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Ho Woei Chen, CFA, Economist at UOB Group, assessed the latest trade balance figures in the Chinese economy and the prospects for the rest of the year.

Key Quotes

“China’s exports maintained strong growth in September while imports reversed two preceding months of contraction with a surprise surge. In USD-terms, exports were up 9.9% y/y … while imports unexpectedly surged by 13.2% y/y in September… As such, China’s trade surplus narrowed to its lowest in six months at US$37.00 billion from US$58.93 billion in August.”

“Imports were buoyant across most segments led by computers and metals such as copper iron and steel, while it fell for petroleum, coal and aircrafts. Stronger imports of metals such as steel and iron pointed to a positive outlook for infrastructure building. The strong growth in imports from the US also indicated that China has stepped up purchases under the Phase One trade deal. This can be seen in the strong volume of soybeans imports during the month at 19.4% y/y growth.”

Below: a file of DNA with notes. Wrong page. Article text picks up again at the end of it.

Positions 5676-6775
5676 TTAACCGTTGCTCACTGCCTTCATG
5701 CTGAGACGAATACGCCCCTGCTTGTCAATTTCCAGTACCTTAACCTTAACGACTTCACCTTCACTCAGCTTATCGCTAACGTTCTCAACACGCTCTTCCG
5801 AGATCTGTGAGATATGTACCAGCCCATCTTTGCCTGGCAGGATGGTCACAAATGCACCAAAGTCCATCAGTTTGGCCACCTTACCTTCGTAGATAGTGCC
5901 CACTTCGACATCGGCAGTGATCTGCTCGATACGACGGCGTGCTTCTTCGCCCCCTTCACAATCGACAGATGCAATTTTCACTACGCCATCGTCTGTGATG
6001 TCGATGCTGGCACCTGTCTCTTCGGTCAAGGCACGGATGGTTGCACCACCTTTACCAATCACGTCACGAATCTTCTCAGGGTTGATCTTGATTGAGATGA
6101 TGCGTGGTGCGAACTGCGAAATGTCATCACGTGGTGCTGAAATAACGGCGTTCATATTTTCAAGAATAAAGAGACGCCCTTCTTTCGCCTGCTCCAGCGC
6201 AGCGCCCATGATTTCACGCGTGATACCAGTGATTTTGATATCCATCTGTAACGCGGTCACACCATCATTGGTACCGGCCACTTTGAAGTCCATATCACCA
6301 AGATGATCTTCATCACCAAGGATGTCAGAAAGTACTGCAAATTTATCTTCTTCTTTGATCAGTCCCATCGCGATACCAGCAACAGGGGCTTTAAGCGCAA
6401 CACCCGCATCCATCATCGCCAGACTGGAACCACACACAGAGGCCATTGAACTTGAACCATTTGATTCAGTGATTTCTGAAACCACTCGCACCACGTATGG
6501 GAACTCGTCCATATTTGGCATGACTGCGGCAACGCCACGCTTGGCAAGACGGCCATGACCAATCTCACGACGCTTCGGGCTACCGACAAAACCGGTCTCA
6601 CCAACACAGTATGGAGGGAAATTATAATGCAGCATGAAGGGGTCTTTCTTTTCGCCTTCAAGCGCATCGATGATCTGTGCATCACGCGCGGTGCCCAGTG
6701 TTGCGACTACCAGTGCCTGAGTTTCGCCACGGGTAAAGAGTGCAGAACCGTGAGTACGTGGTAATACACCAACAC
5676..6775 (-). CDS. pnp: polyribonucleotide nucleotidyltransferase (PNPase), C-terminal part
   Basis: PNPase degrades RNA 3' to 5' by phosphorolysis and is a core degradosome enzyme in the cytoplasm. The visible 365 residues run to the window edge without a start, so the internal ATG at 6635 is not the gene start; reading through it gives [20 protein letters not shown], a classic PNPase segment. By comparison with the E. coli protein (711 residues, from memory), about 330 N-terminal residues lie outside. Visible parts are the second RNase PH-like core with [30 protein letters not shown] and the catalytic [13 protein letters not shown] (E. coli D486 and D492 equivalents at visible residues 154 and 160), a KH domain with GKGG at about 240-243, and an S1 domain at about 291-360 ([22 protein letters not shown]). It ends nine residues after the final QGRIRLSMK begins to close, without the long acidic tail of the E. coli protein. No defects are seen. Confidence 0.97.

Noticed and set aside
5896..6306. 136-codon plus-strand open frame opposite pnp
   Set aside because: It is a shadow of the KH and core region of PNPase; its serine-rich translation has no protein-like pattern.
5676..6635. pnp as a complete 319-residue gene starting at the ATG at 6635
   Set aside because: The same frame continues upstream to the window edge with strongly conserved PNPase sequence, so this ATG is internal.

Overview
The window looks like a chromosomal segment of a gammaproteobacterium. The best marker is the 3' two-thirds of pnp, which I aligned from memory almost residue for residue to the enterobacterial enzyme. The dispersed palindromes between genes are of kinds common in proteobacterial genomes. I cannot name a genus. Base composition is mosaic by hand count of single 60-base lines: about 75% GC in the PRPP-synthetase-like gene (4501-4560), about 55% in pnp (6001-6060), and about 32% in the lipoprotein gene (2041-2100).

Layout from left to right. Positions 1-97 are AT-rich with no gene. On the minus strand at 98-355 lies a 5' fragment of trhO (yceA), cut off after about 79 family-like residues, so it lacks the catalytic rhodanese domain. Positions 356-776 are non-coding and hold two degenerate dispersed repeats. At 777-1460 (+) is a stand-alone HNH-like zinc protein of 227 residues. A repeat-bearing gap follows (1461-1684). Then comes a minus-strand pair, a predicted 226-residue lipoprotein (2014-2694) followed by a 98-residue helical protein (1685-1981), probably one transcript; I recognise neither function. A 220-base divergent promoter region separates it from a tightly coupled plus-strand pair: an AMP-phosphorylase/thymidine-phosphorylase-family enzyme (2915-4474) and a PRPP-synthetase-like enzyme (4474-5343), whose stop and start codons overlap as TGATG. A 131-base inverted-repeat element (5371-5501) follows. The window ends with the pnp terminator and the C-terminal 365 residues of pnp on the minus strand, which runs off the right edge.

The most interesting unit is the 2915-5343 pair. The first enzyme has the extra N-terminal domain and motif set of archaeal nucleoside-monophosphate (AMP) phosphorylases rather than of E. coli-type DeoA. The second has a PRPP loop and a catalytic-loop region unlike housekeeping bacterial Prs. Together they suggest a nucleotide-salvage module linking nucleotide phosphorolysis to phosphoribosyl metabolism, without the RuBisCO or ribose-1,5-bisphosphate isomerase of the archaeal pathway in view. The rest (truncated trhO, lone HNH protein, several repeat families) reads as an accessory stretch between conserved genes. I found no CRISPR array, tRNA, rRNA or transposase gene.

“On the other hand, exports remained supported by strong demand for personal protective equipment such as gloves and masks amidst the COVID-19 pandemic as well as computers and automotive parts.”

“Year-to-date, exports and imports were still in contraction at -0.8% y/y and -3.1% y/y respectively. We expect the sustained recovery in both global demand and domestic consumption to bring full-year export and import to growth of 1.2% (2019: 0.5%) and 0.0% (2019: -2.8%) respectively.”